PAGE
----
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Saturday, Dec. 19, 2009

BOJ holds key rate at 0.1% to fight deflation


Staff writer

The Bank of Japan said Friday it will maintain its key interest rate at around 0.1 percent, making clear its determination to hold the line against deflation.

The key interest rate has been kept at an extremely low level since last December, when the BOJ last cut the rate from 0.3 percent at the height of the global financial crisis.

Although the BOJ did not announce specific new steps, economists welcomed its clear intent to fight deflation.

"It is a critical challenge for Japan's economy to overcome deflation and return to a sustainable growth path with price stability," the central bank said in a statement. "The Policy Board does not tolerate a year-on-year rate of change in the CPI (consumer price index) equal to or below 0 percent," it said.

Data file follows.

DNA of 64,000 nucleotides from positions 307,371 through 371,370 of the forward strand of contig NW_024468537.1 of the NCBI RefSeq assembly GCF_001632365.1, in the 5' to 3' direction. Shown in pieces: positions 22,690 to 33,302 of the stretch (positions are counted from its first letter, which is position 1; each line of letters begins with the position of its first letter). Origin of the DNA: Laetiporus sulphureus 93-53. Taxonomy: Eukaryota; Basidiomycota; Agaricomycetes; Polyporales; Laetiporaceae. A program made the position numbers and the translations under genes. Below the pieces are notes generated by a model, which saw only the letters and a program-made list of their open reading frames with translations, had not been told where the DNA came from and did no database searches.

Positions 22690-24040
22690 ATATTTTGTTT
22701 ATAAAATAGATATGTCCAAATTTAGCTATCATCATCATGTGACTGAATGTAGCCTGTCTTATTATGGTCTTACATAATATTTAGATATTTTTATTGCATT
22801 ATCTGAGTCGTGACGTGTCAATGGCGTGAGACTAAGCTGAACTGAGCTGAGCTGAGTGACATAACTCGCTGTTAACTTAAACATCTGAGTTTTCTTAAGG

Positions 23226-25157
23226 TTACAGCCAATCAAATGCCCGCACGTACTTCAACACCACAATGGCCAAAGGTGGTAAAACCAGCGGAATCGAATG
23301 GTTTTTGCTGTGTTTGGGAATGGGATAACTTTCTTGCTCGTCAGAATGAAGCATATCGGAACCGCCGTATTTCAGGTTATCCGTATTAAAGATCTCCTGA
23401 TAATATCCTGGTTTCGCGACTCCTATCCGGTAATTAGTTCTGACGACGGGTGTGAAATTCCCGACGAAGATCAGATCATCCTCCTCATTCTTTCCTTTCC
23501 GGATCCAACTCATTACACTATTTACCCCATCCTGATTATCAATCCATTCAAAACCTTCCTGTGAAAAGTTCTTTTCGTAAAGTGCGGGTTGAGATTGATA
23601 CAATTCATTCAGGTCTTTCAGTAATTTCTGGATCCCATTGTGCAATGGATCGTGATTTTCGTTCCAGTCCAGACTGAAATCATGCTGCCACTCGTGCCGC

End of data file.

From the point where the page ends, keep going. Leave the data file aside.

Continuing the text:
To end deflation and get the economy growing anew, the BOJ said it will continue to "make contributions as the central bank," and "will aim to maintain the extremely accommodative financial environment."

The BOJ also said it forecast the economy is likely to improve moderately until around the middle of fiscal 2010, after which it will gradually improve further as businesses benefit from rising exports and household incomes improve.

Nomura Securities Co. economist Minoru Nogimori suggested steps both the central bank and the government can take to combat deflation.

While the BOJ takes financial easing measures, Nogimori urged the government to come up with policies to stimulate demand through further deregulation and other means.



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The Japan Times

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